Exploring Endometriosis

how to take back control of this painful, debilitating condition

If you are struggling with endometriosis, you are not alone. One in 10 women suffer from what can be a debilitating condition. It’s much more than just ‘bad period pain’! Endometriosis is a long-term, debilitating condition that means struggling with pain and other physical and emotional symptoms for up to two weeks out of every four, worrying about fertility, the potential side effects of taking regular painkillers, tissue invasion of the gut and bladder and its complications. 

NHS endometriosis clinics can be very distressing, with patients left feeling that there is no hope of relief, besides hysterectomy. It can feel really unfair, as if your body is deliberately  torturing you and ruining the quality of your life and your relationships… but there is hope!

Although we don’t know the exact mechanisms of why endometriosis affects some women, the root causes lie in inflammation (of our immune system and in our gut health) and hormonal balance. By working on these areas, using the innate mechanisms of the body to stimulate healing, and by listening to ancient traditional medical approaches, many women can find relief.

what is endometriosis?

Endometriosis is a condition where cells from the lining of the womb (endometrium) are found in other places in the body, most commonly in the pelvic area, bowel, bladder and ovaries. However, they have occasionally been found in the genital area, lungs, brain and skin too (this is rare). Usually, these cells are inside our womb, and they grow and are shed monthly as part of our menstrual period. However, if these cells are unable to grow and bleed out naturally, because they are growing outside of our womb, then they can present a number of symptoms and problems. 

Doctors still don’t understand what causes endometriosis and why some people do get it, while others don’t – it can affect all women of any race or ethnicity who have their period, from teenagers to the peri-menopausal. 

endometriosis symptoms and signs

Pre-diagnosis, many sufferers of endometriosis simply believe they are suffering from painful periods, which affect 85% of patients with endometriosis. Other symptoms include:

  • Pain during sex
  • Chronic pain
  • General pain and a feeling of ‘heaviness’ in the lower abdomen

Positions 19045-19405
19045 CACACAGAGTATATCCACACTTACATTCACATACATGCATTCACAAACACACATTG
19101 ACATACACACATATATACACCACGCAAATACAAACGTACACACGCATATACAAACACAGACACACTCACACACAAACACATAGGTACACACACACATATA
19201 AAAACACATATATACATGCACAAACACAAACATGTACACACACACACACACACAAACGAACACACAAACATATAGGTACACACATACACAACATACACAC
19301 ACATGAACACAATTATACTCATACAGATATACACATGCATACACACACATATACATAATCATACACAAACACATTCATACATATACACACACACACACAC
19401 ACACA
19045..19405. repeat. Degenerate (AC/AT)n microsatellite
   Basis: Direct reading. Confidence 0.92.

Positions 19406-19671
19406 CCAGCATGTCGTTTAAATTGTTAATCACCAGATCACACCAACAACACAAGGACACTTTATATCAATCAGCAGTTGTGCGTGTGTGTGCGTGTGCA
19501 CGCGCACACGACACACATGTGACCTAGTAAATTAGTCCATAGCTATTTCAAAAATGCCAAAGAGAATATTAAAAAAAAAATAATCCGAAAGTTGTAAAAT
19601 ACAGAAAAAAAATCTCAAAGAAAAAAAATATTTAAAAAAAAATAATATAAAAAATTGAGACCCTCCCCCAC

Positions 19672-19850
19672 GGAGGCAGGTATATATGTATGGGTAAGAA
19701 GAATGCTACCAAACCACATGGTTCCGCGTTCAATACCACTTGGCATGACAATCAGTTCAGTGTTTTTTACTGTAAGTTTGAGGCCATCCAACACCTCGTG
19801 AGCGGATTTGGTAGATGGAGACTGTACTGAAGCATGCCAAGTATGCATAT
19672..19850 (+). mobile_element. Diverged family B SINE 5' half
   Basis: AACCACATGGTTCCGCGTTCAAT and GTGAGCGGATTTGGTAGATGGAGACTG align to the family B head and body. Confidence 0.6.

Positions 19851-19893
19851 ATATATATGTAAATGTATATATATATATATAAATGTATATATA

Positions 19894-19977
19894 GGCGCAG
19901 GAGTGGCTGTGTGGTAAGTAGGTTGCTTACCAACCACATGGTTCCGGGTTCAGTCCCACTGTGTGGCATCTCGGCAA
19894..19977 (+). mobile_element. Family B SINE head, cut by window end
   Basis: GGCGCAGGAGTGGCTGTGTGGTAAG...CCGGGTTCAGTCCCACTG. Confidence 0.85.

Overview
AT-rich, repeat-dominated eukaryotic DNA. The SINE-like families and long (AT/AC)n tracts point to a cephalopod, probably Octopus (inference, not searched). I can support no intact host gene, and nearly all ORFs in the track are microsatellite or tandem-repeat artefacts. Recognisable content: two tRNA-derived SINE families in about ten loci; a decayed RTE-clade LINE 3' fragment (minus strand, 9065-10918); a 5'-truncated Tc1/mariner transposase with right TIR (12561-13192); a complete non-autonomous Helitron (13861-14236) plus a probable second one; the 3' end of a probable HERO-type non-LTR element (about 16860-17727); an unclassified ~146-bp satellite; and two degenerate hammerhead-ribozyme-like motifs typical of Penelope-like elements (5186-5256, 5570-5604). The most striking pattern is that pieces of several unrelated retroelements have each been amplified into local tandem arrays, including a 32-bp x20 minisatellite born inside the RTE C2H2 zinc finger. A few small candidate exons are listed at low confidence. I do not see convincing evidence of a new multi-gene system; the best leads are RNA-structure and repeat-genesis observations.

• Longer and heavier periods than usual, sometimes lasting for weeks
  • Pain and/ or bleeding during ovulation
  • Spotting or bleeding between periods
  • Constipation, diarrhoea, painful bowel movements or other gastrointestinal symptoms which may happen during your period, or be cyclical
  • Urinary symptoms, such as pain passing urine or blood in the urine – these are usually cyclical or occur during your period
  • Fatigue and tiredness
  • Feelings of depression and listlessness
  • Inability to conceive, if trying for a baby 

how do you diagnose endometriosis? 

Being diagnosed with endometriosis is quite often a process of elimination. It takes women an average of between 8-12 years1 to be diagnosed. This can be truly disheartening if you are only just beginning to suspect that you may have endometriosis, but because so many symptoms of the condition occur as a result of other causes too, these all have to be ruled out, which takes time and a lot of visits to the doctor. Keeping a symptom diary can be really useful, to help to enable your GP to consider endometriosis as the cause. 

 Some doctors will begin by doing a pelvic exam which may show pain or tenderness internally. Doctors may order a blood test to check for a protein called CA 125, which if raised over 35 IU/ml, can suggest inflammation or endometriosis. However, those raised levels could also indicate other conditions, such as ovarian cysts or a pelvic infection and a negative test does not rule out endometriosis. The most likely initial test will be an ultrasound scan, including transvaginal ultrasonography, which can rule out other causes of your symptoms but again may not pick up endometriosis lesions. 

The most accurate form of diagnosis is laparoscopy, where a camera is inserted into the pelvis and signs of endometriosis are shown to be present. This is done under general anaesthetic and a biopsy of the growth is often taken, which can be analysed to confirm the diagnosis.


how is endometriosis usually treated?

If endometriosis is found during the laparoscopy, surgeons will usually elect to remove any excess cells during the investigation. In some cases, full removal may not be possible, but the good news is that in 62.5% of cases, women who had laparoscopic surgery found their symptoms to be improved or resolved six months after treatment.2 

In more severe cases, a hysterectomy may be advised, but this will be fully discussed with you and only suggested when other treatment methods have not helped to improve things. 

Usually, following a laparoscopy, or as an attempt to resolve resorting to invasive surgery, a progesterone therapy, such as the contraceptive pill or Mirena coil may be advised to help regulate hormonal balance, to prevent or delay symptoms from returning. Unfortunately, many women gain little or only temporary relief from these treatments.3

other approaches to endometriosis

Endometriosis is a condition of chronic inflammation4 (pain, swelling and the abnormal growth of tissue) and a failure of our immune system5 to remove and heal the tissue. A logical part of your health journey is to work on reducing inflammation to support immune health for your reproductive system.

As 80% of our immune system is in our gut and your large intestine is right next to your womb, many women with endometriosis also experience digestive symptoms. We would strongly suggest working on your gut health & digestion. Constipation has a strong relationship with endometriosis and can cause increased pain during your period. Regular bowel movements are very important in the fight to reduce symptoms. There are many ways to help relieve the symptoms of constipation naturally. Consider resetting your gut with our refresh programme, to help balance out any nutritional deficiencies and reduce naturally occurring inflammation.